The sentences game here is a rearrange the sentence game that put the character in a park and asks them to put the rules of the pack in the correct order.
Roy the Zebra and his English games have been around for a good many years now. There games are pretty basic by todays standards but fulfil a need if you are in a classroom. This one is more focused on comprehension and error checking. it gives a choice of sentences to the students and they have to decide which one is the correct one to progress. A simple sentence game, and if this what you are looking for, effective as well.
I really like this sentence game, it is very well made very engaging and very easy to play. It is on the Top Marks site but has Bite Size on it so I am not sure if it used to be a BBC game or not. It is beautifully illustrated especially the introductions. The game starts off with an animations explaining you have to answer the questions to get out of the tower.
This sentence game is split into two sections a spot the correct sentence game and a sentence building game. Definitely take the time to look at this one it is great in your classroom. It is easy to work out how to play and suites a home computer or a whiteboard.
NOTE: the following three games from turtle Diary are all hosted on FLASH. This became obsolete in December 2020 so although it works now ( January 2020) it may or may not become unstable in the future.
Not so much of a sentence game as an potential exercise for class or home. It has five columns with 3 pictures and options in each. It is a little like Mad Libs so the result can be a little weird or funny. It could be used as a reading exercise and played with the class with each students choosing a tile and then having to read it once completed.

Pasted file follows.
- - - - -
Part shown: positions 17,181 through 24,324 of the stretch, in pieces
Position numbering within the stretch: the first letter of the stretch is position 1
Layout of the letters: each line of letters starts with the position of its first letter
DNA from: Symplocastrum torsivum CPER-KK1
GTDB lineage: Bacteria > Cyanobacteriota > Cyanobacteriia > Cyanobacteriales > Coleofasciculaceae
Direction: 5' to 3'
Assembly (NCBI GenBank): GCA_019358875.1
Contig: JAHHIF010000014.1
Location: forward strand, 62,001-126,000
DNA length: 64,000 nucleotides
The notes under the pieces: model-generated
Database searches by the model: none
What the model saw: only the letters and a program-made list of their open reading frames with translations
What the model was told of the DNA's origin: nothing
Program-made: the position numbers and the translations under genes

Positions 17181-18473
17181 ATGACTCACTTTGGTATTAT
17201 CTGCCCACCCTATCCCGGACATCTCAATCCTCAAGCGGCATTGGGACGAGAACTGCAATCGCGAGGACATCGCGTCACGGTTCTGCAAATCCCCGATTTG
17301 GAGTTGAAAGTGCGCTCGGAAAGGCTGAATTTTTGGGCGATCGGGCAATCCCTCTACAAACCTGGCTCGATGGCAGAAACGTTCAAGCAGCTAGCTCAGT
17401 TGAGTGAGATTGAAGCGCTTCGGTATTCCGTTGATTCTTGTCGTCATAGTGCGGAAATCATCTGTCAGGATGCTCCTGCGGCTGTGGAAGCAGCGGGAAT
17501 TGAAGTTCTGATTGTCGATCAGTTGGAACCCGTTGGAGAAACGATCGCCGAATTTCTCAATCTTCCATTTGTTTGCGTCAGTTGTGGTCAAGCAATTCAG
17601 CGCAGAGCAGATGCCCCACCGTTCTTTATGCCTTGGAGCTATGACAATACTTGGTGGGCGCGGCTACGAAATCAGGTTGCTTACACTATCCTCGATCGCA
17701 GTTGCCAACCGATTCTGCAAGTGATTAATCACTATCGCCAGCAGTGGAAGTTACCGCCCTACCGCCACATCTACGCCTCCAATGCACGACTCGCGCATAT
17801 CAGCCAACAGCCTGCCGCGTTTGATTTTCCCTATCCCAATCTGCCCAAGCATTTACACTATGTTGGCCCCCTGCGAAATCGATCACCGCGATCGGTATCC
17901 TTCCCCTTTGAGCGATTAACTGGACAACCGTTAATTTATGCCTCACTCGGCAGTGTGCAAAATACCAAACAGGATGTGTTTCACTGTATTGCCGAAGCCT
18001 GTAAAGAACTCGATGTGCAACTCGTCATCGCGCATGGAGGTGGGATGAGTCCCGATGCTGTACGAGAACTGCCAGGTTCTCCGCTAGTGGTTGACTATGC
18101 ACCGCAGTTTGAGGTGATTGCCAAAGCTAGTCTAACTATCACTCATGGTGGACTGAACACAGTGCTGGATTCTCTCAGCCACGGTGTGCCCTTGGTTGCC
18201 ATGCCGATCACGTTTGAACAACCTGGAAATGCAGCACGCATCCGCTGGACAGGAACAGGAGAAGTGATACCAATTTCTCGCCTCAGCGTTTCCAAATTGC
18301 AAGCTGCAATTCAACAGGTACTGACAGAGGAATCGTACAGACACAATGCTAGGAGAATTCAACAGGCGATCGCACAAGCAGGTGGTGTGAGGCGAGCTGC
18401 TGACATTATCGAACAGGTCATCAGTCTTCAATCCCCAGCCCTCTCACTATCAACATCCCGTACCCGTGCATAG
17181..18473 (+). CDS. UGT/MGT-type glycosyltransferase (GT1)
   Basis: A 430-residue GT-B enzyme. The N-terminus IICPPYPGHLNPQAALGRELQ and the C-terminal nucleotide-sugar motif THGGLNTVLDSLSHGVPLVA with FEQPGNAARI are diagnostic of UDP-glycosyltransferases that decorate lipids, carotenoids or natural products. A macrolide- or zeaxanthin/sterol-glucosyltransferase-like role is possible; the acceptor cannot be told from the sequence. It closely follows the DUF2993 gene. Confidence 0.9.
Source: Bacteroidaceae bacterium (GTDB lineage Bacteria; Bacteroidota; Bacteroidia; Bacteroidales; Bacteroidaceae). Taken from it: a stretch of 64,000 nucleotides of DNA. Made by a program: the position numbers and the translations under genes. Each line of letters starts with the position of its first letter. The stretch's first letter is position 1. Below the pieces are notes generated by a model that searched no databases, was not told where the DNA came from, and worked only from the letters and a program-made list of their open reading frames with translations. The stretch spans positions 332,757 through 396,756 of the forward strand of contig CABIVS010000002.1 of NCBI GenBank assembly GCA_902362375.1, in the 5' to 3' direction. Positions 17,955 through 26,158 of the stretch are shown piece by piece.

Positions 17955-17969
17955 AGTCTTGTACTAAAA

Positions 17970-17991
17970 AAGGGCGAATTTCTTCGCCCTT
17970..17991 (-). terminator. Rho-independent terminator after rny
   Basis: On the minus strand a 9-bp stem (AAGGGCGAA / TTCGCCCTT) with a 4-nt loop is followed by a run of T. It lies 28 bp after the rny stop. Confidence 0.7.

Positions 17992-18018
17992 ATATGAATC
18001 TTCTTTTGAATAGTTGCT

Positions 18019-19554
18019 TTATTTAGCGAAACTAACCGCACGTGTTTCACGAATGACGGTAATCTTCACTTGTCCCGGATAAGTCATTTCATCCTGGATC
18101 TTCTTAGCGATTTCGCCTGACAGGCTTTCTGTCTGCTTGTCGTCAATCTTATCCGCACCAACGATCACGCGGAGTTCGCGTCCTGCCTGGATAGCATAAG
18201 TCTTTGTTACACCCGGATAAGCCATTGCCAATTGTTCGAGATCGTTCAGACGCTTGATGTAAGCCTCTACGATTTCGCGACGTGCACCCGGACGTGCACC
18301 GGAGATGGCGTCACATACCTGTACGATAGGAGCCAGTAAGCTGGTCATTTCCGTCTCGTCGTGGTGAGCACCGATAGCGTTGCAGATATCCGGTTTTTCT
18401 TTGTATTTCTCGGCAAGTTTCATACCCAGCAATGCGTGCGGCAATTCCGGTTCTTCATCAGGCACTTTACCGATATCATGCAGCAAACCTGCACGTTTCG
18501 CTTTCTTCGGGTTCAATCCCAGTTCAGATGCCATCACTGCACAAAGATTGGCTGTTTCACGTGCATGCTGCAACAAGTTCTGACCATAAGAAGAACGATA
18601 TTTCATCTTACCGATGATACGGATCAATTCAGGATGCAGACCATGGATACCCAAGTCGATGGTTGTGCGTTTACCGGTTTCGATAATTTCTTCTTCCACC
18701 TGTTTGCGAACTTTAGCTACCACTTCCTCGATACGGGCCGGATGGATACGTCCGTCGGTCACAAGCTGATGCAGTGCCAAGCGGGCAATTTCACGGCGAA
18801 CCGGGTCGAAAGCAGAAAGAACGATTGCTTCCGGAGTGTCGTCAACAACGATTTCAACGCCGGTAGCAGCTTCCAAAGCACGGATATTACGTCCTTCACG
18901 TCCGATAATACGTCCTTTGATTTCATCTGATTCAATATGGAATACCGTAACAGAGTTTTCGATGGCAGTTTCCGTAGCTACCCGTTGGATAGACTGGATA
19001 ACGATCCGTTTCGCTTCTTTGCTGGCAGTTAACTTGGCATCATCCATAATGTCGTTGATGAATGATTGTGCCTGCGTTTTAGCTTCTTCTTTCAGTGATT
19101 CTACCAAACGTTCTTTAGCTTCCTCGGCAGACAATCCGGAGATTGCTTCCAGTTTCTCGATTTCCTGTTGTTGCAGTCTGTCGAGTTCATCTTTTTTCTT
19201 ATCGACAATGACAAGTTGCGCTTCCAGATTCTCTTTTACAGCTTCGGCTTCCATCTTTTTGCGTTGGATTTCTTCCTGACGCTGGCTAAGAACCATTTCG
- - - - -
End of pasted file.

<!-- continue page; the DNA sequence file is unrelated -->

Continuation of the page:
As a writing exercise you could then have them either write the sentences down or play it in pairs and write then down. It would also be possible to use this as a matching oral exercise and have students find the correct picture as other students say them.
This is a sentence matching game. It also tests comprehension as they have to read the options and try to work out which ones are likely to go together. It is more suited to older or higher level students as it is not a simple exercise.
However it is useful and effective at introducing and practicing more complex longer sentences and can be used individually or in groups.
A great sentence game for younger learners that asks them to put the simple sentences in the correct order. it has a few levels so could be used at home or as a team game in the classroom. A good way to show how sentences are formed and constructed for beginners of English.
Sentence games, and any other, are a useful tool in a classroom. They can motivate students and encourage participation in lessons. Although they shouldn’t be the sole method of instruction they will add to your teachers toolkit. We have researched a whole list of online games, and made some here in house as well. We have those listed both at the top and below if you need some ideas for CVC, Vowels, Digraphs and Syllables.